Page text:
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The Undelightened: Fantasy Told From the Dark Side

Fantasy books tend to focus on the light side of magic in the fight between good and evil…but what about the dark side?

the undelightened dark fantasy books

If you’ve ever wondered what it’s like to be raised in a house of darkness, author Bentz Deyo is here to fill you in. 

For members of the Darkness, your seventeenth birthday should mark your delightenment. That is, the rite of passage that darkens your soul and bestows magic upon you to aid in the fight against Light. But for Leam Holt, all he has to show for it is shame.

It’s been almost a year since his own failed delightenment, and now it’s his “perfect” brother Zach’s turn. But during Zach’s own delightenment ceremony, something changes—something that will make it possible for Leam to have a second chance at grasping magical powers. That is…if he isn’t pulled into the Light in the process. 

Read on for an excerpt of The Undelightened, by Bentz Deyo, and then download the book.




The Undelightened

By Bentz Deyo

The gate was laced with intricate, metal ivy leaves, and the posts on each side of the gate were capped with dull, slightly-rusted silver statues. On the left post, a crow perched, with a drooping flower hanging from its beak; on the right post stood what looked like a cloaked monk, hood lowered, eyes hidden.

Zach inhaled a large breath and blew toward the crow. The weathered crow started gleaming, its mouth opened and the flower fell from its beak. Its petals separated away from the stem and began to dance with the fog as if a swirly wind had arisen from the cobblestoned driveway. The petals made their way along the length of the gate, one of them brushing the cloaked monk, settling on its shoulder. The inanimate monk now sparked to life, also gleaming as brightly as the bird. The monk’s stubby hands pulled the hood away from its face, revealing red eyes, like lasers, and they penetrated through the windshield, scanning both faces.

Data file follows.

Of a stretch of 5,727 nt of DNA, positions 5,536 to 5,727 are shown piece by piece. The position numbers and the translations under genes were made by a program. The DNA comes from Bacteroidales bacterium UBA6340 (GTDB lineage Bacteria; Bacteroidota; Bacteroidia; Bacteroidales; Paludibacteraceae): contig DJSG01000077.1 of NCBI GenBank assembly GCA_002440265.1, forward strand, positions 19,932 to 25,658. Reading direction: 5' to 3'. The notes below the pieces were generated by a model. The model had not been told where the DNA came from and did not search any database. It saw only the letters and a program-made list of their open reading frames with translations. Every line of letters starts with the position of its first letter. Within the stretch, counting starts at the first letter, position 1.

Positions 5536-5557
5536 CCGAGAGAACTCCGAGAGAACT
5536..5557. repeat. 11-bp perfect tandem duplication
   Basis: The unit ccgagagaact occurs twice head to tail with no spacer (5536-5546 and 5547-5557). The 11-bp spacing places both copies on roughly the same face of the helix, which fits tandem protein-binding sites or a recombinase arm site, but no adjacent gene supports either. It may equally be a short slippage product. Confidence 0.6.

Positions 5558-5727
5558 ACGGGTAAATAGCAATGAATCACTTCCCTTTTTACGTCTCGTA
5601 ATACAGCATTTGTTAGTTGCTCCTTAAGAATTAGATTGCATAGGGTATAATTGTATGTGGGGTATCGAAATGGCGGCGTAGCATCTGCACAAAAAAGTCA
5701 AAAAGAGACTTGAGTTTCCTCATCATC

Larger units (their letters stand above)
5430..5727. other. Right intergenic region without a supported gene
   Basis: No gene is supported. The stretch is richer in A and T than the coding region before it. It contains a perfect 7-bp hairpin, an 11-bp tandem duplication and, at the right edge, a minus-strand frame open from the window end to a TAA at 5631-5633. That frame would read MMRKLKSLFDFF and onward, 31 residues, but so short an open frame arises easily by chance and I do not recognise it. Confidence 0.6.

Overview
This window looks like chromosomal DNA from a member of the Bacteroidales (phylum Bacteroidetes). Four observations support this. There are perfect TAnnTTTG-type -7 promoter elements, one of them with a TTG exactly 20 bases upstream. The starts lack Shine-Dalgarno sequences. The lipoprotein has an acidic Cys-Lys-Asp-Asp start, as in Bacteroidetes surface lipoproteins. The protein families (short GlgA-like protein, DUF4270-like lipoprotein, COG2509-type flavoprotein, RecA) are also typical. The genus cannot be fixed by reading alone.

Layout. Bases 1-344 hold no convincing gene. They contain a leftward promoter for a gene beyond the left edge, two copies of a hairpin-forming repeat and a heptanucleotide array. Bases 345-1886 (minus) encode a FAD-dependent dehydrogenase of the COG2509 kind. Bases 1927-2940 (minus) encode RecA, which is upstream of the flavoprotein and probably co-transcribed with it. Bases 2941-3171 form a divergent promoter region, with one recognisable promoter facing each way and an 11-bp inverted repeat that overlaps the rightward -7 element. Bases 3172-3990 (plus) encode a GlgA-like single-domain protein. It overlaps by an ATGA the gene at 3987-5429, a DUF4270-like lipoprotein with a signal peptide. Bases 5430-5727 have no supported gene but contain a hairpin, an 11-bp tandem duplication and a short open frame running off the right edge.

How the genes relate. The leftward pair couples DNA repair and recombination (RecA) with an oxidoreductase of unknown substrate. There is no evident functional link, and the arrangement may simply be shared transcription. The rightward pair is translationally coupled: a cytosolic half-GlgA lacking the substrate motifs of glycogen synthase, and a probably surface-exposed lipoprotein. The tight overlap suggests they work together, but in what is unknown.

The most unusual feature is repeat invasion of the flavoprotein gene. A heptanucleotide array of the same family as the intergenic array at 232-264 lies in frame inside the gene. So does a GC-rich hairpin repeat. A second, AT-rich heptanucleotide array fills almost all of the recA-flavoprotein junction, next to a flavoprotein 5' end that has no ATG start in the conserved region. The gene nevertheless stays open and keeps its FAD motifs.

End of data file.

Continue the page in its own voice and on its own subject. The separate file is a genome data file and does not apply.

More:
“Proceed,” the monk whispered, then pulled his hood back over his eyes. In the blink of an eye, the two gateposts were again muted, rusty and still.

“Say what you want, Leam, but we all know it crushed you,” Zach said, as the gate creaked open. “Regardless, Mother believes you’ll never delighten, if you even get another chance. She said the cursed spark inside you will never fully extinguish.”

“I don’t take stock in anything your mother says.”

“She’s your mother, too.”

“Not by blood,” Leam said.

“Oh, that’s right, your mother’s dead,” Zach sneered, his foot back on the gas.

Leam said nothing as the SUV crept up the driveway that snaked its way toward the manor. Protected by tall stone walls that surrounded the estate, the manor resembled something that might be described as half country club half medieval castle. But from this distance the fog was masking most of the vast structure—only the very tip of the tallest chimney was cleanly visible.

Zach cut the engine, a wild expression on his face. He ran his fingers through brown hair that fell almost to his shoulders. “You want to bring the Unknowing through the back for me? I need to shower and prepare.”

“She was your idea. Do it yourself.”